Advances in grain research illuminate potential for precision nutrition in clinical settings

Grains are a primary source of energy (calories) in the diet. Beyond that, they supply abundant macronutrients, micronutrients, minerals, fibers, and phytochemicals.

These nutritional components are vital for maintaining the equilibrium of various essential organs and metabolic processes in humans.

A recent editorial article from the Nutrients Journal emphasized the importance of detailed research into the health benefits of consuming different grains.

It's worth noting that dietary patterns worldwide are diverse, reflecting regional food traditions.

Study: Grain Intake and Cardiometabolic Health—Towards Precision Nutrition. Image Credit: pbd Studio/Shutterstock.comStudy: Grain Intake and Cardiometabolic Health—Towards Precision Nutrition. Image Credit: pbd Studio/Shutterstock.com

Grain health benefits

Meta-analyses on the health benefits of whole grains consistently suggest that their consumption is linked to reduced risks of cardiovascular diseases (CVDs), type 2 diabetes (T2D), and overall mortality.

However, the health impacts of different grain types, like refined grains such as white rice, especially when considering cooking methods, remain underexplored or present conflicting data.

For instance, while popcorn has a higher glycemic index and trans fat content, studies in the United States have linked its consumption to positive effects on T2D and heart diseases.

Likewise, some porridges, even those with whole grains like millet, might contain minimal whole grains and possess a high glycemic index, potentially skewing epidemiological results.

The effects of grain consumption can also differ among individuals with unique health conditions, likely due to variations in dietary habits, gut microbiota profiles, and the relationships between diet and cardiometabolic health.

As an example, dried beans have been found to reduce hypertension risk in patients with constipation.

Recent studies employing high-throughput omics methods have enriched our understanding of biological disturbances associated with various dietary patterns and environmental exposures.

These studies document changes in metabolite levels and gut microbial species following different grain consumption patterns, shedding light on the health benefits of grains.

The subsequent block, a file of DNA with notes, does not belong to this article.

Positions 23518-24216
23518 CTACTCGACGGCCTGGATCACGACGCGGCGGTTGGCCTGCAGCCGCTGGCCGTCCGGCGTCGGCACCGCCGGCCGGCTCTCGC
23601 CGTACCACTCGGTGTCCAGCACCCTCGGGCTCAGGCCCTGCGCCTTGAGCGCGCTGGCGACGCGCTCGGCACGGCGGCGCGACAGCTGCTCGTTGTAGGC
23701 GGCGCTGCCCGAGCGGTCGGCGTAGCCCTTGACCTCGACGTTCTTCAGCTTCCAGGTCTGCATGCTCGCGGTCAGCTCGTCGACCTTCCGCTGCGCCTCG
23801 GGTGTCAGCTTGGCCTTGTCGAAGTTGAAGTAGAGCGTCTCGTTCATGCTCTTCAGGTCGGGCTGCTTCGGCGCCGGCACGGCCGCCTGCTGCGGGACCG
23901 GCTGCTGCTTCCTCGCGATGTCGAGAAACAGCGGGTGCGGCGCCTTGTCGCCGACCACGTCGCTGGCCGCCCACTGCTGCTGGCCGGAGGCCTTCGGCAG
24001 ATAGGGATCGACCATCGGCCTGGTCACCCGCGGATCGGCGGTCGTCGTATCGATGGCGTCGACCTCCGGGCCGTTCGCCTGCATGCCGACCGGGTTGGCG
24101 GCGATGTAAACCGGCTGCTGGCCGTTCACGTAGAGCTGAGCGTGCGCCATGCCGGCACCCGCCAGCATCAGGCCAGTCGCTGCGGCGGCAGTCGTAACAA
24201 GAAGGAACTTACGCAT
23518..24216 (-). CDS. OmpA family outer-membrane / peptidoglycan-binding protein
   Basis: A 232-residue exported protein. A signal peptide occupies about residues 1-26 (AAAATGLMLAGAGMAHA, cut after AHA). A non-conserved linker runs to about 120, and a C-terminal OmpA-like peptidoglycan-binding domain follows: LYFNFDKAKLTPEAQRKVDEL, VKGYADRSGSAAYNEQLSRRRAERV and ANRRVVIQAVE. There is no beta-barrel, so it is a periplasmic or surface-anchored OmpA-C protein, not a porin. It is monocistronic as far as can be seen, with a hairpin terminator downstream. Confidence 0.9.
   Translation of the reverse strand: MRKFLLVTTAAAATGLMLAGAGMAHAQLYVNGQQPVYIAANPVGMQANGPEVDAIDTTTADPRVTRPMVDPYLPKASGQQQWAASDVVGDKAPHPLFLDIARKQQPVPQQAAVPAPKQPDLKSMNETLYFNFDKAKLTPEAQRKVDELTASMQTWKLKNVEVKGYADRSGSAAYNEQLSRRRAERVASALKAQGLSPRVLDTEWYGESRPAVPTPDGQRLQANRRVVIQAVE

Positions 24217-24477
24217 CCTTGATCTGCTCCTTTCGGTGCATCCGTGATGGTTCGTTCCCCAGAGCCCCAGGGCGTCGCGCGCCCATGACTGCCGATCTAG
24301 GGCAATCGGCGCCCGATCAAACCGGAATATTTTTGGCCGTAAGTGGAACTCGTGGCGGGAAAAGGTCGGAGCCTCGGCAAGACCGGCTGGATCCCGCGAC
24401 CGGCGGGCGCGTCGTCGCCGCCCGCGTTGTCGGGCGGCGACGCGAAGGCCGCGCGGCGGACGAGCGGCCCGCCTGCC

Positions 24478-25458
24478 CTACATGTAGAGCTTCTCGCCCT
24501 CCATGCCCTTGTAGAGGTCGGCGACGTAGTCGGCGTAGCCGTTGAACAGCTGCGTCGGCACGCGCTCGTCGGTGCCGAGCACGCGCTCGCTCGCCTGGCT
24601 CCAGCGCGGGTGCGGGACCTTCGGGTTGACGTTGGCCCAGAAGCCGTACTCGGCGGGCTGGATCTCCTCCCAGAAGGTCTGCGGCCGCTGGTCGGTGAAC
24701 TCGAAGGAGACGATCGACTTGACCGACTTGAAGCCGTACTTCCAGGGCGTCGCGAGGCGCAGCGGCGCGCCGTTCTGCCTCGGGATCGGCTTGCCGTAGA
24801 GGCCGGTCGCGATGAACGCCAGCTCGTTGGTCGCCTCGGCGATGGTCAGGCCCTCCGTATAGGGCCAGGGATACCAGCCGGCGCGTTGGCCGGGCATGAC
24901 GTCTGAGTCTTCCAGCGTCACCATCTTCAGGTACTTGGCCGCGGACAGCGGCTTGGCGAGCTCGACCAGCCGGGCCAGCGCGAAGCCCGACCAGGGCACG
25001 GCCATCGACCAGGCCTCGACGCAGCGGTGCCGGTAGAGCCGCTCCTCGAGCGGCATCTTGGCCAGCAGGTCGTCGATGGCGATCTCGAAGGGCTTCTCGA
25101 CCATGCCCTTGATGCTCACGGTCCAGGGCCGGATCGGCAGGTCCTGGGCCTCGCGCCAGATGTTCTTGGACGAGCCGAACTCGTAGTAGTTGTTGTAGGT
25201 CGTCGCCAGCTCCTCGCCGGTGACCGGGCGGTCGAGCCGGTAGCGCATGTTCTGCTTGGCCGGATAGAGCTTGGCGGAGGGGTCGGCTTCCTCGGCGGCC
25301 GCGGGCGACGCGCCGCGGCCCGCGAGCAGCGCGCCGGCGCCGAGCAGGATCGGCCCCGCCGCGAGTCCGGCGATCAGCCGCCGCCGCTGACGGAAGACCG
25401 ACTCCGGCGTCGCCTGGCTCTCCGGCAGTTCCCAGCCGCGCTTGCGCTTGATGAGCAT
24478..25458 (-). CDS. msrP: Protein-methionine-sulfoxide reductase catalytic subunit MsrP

In a Danish study, participants consuming 179 g/day of whole grain over eight weeks experienced significant reductions in body weight, C-reactive protein (CRP), and serum interleukin (IL)-6 levels, though their fecal microbiomes remained unaffected.

A separate N-of-1 trial revealed that a brief six-day high- or low-carbohydrate diet intervention might alter the gut-residing fungi species (mycobiome) connected to glycemic metrics.

Moreover, oat intake for 45 days at 80 g/day significantly reduced LDL and total cholesterol levels among Chinese participants with mild hypercholesterolemia. These participants also exhibited changes in metabolite levels across various pathways, like sphingosine and phosphatidylcholine.

An intervention involving the addition of resistant starch wheat to the diets of healthy adults showed that it influenced populations of fecal butyrate-producing bacteria and others producing short-chain fatty acids (SCFA), which play roles in gastrointestinal health.

Furthermore, the POUNDs Lost trial indicated that individuals with different genotypes might respond differently to carbohydrate intake concerning weight loss and cardiovascular traits.

This trial also suggested that baseline metabolomic profiling could predict body composition changes in response to linoleic acid supplements.

Machine learning can potentially provide insights into gut microbiome characteristics and baseline metabolome in response to dietary interventions, including those involving grains.

For instance, a six-week whole grain intervention could predict weight loss by monitoring the abundance of the gut microbial species Prevotella.

The advances brought by multi-omics approaches have enhanced our understanding of the beneficial effects of dietary changes involving modified grains. This progress hints at the potential for integrating multi-omics techniques when predicting responses to grain interventions.

However, when advocating for the health benefits of grains, recommendations should be precise and consider specific grain types, individual health conditions, cooking methods, and daily intake quantities.

In conclusion, accurately predicting individual responses to grain-based dietary interventions holds promise for advancing precision nutrition in clinical settings.

Journal reference:
Neha Mathur

Written by

Neha Mathur

Neha is a digital marketing professional based in Gurugram, India. She has a Master’s degree from the University of Rajasthan with a specialization in Biotechnology in 2008. She has experience in pre-clinical research as part of her research project in The Department of Toxicology at the prestigious Central Drug Research Institute (CDRI), Lucknow, India. She also holds a certification in C++ programming.

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